3. Don’t demean God! This is the big one! Right in the 10 commandments it says not to misuse God’s name (Exodus 20:7). Certainly this includes using any of the names of the Triune God as a cuss word. I think it also warns us about being cavalier in the ways we invoke God’s name ( i.e. honoring Him with our lips when our hearts are somewhere else). So with these guidelines, how’s a Christian supposed to cuss? Lucky for you I have more to say!
  4. Be Creative. I think one of the biggest problems with traditional cuss words is overuse. They have become mundane and lack force, the rest of the list will help you tune up your cussing muscle (cusscle?).
  5. Go Greek and Hebrew. One way to become a better cusser is to learn the crass words and innuendo of the Bible which are sometimes cleaned up in English translations. For example in Phillipians 3:8, Paul says, “What is more, I consider everything a loss compared to the surpassing greatness of knowing Christ Jesus my Lord, for whose sake I have lost all things. I consider themrubbish, that I may gain Christ.” Most English translations say ‘rubbish’ or some near synonym (garbage). A more literal translation, to put it crudely, is “Shit.”  You can transliterate the Greek as skybala. Try shouting that the next time someone cuts you off on the freeway. There are other crass words in the bible , but I don’t want to spoil your fun. These are best found as you get deep in  BS (Bible study).
  6. Go Festive.  We love our holidays and traditions and while many of these are religious holidays they do provide us with many alternative non-blasphemous cuss words. My current favorite is, “O Tannebaum”  (the German version of O Christmas tree) as an expression of utter and total disgust.  If you do it right, you may have the perfect mild expletive for every occasion. Plan ahead for the holiday seasons!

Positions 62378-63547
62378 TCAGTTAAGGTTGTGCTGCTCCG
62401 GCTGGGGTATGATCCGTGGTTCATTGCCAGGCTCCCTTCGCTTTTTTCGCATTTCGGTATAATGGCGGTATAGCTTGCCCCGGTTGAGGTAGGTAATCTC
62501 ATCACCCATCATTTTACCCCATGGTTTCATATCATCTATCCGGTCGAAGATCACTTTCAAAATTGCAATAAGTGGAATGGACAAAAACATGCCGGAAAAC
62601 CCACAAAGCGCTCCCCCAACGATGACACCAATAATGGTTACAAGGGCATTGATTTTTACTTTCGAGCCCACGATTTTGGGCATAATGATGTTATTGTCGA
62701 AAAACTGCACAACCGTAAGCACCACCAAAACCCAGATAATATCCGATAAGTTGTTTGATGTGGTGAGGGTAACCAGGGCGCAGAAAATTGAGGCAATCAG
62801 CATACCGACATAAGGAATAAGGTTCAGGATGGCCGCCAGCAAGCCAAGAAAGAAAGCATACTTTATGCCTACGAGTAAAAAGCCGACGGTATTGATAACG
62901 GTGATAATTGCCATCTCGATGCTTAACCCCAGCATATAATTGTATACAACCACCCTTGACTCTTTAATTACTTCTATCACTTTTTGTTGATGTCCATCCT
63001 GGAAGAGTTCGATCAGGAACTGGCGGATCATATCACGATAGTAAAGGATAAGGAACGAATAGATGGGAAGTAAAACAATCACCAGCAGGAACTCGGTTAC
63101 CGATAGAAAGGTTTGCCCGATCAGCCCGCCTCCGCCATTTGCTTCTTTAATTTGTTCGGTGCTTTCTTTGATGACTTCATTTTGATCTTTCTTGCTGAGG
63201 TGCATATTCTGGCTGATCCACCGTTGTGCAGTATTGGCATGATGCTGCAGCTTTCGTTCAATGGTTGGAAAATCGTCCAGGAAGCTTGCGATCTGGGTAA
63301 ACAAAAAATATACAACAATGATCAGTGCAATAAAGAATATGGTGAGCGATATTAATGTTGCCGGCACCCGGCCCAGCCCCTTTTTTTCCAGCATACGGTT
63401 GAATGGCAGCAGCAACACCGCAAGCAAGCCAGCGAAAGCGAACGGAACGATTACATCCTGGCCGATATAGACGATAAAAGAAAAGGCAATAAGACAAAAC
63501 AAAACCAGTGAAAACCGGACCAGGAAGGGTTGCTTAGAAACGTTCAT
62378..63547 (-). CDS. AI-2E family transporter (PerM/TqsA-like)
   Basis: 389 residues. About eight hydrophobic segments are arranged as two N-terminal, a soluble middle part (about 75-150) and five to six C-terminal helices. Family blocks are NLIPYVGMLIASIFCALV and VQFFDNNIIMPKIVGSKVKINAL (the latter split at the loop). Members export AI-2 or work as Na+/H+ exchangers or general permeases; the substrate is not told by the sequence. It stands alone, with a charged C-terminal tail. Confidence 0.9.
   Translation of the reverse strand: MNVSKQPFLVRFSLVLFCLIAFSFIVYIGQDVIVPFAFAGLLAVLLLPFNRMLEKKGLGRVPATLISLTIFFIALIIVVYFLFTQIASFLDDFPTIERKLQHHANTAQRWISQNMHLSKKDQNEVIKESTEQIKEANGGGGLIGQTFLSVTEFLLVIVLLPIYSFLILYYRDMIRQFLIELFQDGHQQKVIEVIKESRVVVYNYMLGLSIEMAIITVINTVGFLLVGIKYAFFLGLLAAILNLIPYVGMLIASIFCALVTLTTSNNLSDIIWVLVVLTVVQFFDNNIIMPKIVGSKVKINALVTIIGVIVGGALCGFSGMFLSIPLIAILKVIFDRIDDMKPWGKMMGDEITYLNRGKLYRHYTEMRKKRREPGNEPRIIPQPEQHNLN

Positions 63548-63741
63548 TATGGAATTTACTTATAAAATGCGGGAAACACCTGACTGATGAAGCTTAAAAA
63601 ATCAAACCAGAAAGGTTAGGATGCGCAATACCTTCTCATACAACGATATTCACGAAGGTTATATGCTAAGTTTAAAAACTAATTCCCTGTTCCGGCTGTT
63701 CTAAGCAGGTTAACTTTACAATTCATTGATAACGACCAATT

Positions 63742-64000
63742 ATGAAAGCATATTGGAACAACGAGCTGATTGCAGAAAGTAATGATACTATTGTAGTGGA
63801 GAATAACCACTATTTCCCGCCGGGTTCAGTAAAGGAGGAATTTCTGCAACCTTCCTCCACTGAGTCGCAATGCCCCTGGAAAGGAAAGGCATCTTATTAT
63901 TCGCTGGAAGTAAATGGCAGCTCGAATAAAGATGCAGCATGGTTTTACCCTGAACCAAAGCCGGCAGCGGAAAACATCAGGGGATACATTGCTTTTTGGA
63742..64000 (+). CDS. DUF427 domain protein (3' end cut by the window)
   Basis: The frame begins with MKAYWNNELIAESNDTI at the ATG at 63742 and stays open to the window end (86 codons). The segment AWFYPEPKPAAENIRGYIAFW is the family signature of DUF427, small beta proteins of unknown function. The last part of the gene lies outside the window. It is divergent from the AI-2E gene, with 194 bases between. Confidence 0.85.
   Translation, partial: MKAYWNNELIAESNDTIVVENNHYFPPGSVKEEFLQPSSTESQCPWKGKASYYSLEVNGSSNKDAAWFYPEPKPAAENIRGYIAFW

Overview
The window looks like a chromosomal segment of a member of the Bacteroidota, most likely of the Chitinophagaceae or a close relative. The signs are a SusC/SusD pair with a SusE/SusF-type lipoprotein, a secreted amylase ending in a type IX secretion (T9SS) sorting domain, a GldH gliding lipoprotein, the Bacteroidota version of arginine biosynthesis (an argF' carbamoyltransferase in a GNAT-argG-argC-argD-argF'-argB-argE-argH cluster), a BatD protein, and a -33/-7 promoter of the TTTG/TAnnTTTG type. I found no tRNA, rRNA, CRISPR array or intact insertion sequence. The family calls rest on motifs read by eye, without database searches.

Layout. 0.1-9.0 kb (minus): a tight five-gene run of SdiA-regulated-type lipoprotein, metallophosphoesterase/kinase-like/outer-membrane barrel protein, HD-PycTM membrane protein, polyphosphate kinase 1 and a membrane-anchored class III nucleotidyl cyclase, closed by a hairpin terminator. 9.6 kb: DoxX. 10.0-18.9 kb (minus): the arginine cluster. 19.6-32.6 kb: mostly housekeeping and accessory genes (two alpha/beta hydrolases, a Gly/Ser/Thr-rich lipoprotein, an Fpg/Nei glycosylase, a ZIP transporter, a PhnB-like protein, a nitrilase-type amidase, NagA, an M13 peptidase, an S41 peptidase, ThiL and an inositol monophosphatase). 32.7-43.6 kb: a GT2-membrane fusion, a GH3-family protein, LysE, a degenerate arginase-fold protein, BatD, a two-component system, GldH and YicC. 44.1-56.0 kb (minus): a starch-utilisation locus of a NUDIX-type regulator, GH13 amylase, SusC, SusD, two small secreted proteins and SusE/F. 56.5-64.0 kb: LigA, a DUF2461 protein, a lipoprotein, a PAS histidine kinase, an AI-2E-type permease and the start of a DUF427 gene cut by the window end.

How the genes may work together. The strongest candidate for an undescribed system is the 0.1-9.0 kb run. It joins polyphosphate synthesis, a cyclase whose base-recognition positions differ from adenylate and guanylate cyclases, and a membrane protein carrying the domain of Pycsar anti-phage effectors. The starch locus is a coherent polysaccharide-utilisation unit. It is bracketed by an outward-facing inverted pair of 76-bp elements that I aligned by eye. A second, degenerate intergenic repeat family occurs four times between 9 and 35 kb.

7. Say, “God Darn.”  Thus far I have restrained the urge to give you a list of particular cuss words you should say, but I think this could be a good one. “Gosh darn it” was sort of the cleaned up version of saying, “God damn it.” Gosh is a perversion of God’s name to avoid saying it in vain (though it is still demeaning him). When you say, “damn it” you are saying, “Condemn it to destruction.” When you use the phrase, “God damn” toward a person,  you are literally cursing that person to hell.  You shouldn’t say that, because your words really matter. Instead say “God darn it.” Why? Because darn means to mend ( like ‘darning socks). So when you say “God darn it” you are not speaking nonsense, or saying, “to Hell with you!” What you doing is praying that God would take the situation, the person, this moment of utter frustration and mend it. So say “God darn it” and your cussing transcends cursing and becomes a prayer for restoration and wholeness. Say it enough and. . .World Peace.   Wouldn’t that be nice?

So this is my list? What are your thoughts on “Christian cusswords” or “ways Christian’s should (or should not) cuss?

6 thoughts on “I Swear Being A Christian is the Best: Alternative Christian Cusswords and How to Use Them

  1. Found this post by accident…it’s a great one! From now on, when ‘unwholesome’ talk proceeds from my mouth, I’ll be sure to add the prayer, “God darn it,” at the end.